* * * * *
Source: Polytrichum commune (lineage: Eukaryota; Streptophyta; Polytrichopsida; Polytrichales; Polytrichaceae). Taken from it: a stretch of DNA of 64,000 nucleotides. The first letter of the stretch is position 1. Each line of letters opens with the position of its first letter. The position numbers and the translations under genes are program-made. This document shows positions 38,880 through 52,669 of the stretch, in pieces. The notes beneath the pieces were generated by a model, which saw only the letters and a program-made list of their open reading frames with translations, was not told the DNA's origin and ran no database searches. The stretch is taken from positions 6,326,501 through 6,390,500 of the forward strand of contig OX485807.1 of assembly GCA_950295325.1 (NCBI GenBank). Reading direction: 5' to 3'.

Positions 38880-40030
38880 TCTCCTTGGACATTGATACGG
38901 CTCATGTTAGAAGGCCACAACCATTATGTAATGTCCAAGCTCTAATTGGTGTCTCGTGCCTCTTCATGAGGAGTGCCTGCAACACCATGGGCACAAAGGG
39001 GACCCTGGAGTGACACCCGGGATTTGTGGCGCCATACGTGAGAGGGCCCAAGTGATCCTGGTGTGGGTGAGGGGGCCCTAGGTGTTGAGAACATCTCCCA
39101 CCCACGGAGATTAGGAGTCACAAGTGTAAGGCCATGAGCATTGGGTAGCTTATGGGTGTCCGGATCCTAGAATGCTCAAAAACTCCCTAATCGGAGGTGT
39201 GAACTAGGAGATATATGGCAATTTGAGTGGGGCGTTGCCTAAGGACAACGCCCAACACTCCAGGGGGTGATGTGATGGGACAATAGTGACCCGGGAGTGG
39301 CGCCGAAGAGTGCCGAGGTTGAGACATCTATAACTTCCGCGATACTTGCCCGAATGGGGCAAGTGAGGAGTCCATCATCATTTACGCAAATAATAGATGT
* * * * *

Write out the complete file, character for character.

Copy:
Source: Polytrichum commune (lineage: Eukaryota; Streptophyta; Polytrichopsida; Polytrichales; Polytrichaceae). Taken from it: a stretch of DNA of 64,000 nucleotides. The first letter of the stretch is position 1. Each line of letters opens with the position of its first letter. The position numbers and the translations under genes are program-made. This document shows positions 38,880 through 52,669 of the stretch, in pieces. The notes beneath the pieces were generated by a model, which saw only the letters and a program-made list of their open reading frames with translations, was not told the DNA's origin and ran no database searches. The stretch is taken from positions 6,326,501 through 6,390,500 of the forward strand of contig OX485807.1 of assembly GCA_950295325.1 (NCBI GenBank). Reading direction: 5' to 3'.

Positions 38880-40030
38880 TCTCCTTGGACATTGATACGG
38901 CTCATGTTAGAAGGCCACAACCATTATGTAATGTCCAAGCTCTAATTGGTGTCTCGTGCCTCTTCATGAGGAGTGCCTGCAACACCATGGGCACAAAGGG
39001 GACCCTGGAGTGACACCCGGGATTTGTGGCGCCATACGTGAGAGGGCCCAAGTGATCCTGGTGTGGGTGAGGGGGCCCTAGGTGTTGAGAACATCTCCCA
39101 CCCACGGAGATTAGGAGTCACAAGTGTAAGGCCATGAGCATTGGGTAGCTTATGGGTGTCCGGATCCTAGAATGCTCAAAAACTCCCTAATCGGAGGTGT
39201 GAACTAGGAGATATATGGCAATTTGAGTGGGGCGTTGCCTAAGGACAACGCCCAACACTCCAGGGGGTGATGTGATGGGACAATAGTGACCCGGGAGTGG
39301 CGCCGAAGAGTGCCGAGGTTGAGACATCTATAACTTCCGCGATACTTGCCCGAATGGGGCAAGTGAGGAGTCCATCATCATTTACGCAAATAATAGATGT